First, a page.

Syphilis affected so many people that it was impossible to mention their names. It was even more embarrassing among royal families than among lower classes. On many occasions, for fear of infection, every person “entering” the bed of a ruler was examined and controlled for the signs of any disease. It was also the case that the rulers were infected by their lovers, and then, unaware, gave this quite an original “gift” to their spouses. In this way, syphilis had unlimited possibilities to spread among upper classes that were not using, at least officially, the services of women of easy virtue. For a long time, the infertility of monarchs was attributed to syphilis, however, as it was later scientifically proven, there was no direct link between these cases. Nevertheless, the fact is that a woman suffering from syphilis is much more likely to have a miscarriage or give birth to a dead baby.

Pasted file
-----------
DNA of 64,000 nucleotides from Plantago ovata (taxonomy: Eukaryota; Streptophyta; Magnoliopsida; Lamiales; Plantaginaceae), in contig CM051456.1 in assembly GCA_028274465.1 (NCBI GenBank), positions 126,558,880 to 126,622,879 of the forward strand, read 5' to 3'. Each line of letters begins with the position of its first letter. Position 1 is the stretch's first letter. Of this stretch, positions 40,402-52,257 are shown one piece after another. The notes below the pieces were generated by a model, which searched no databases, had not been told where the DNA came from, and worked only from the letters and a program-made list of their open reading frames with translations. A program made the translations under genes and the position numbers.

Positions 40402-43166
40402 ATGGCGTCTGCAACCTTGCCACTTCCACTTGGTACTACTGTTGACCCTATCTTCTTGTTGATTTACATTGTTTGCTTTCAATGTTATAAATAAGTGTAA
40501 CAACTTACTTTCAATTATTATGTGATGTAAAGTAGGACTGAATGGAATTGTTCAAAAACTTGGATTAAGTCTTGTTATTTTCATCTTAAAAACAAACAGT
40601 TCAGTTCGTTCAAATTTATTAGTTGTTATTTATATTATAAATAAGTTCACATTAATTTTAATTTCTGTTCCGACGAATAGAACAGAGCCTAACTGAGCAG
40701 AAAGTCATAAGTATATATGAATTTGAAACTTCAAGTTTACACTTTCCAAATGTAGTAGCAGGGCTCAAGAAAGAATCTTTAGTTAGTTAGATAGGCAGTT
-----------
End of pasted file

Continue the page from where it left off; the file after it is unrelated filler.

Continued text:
The history of syphilis also has its influence and a rich collection of literature in Poland. A well-known medical historian, Kazimierz Lejman, wrote about it. The most extensive outline of syphilis was presented by Andrzej Stapiñski in his book titled “Zwalczanie kiły i rzeżączki w Polsce” (“Fighting Syphilis and Gonorrhoea in Poland”).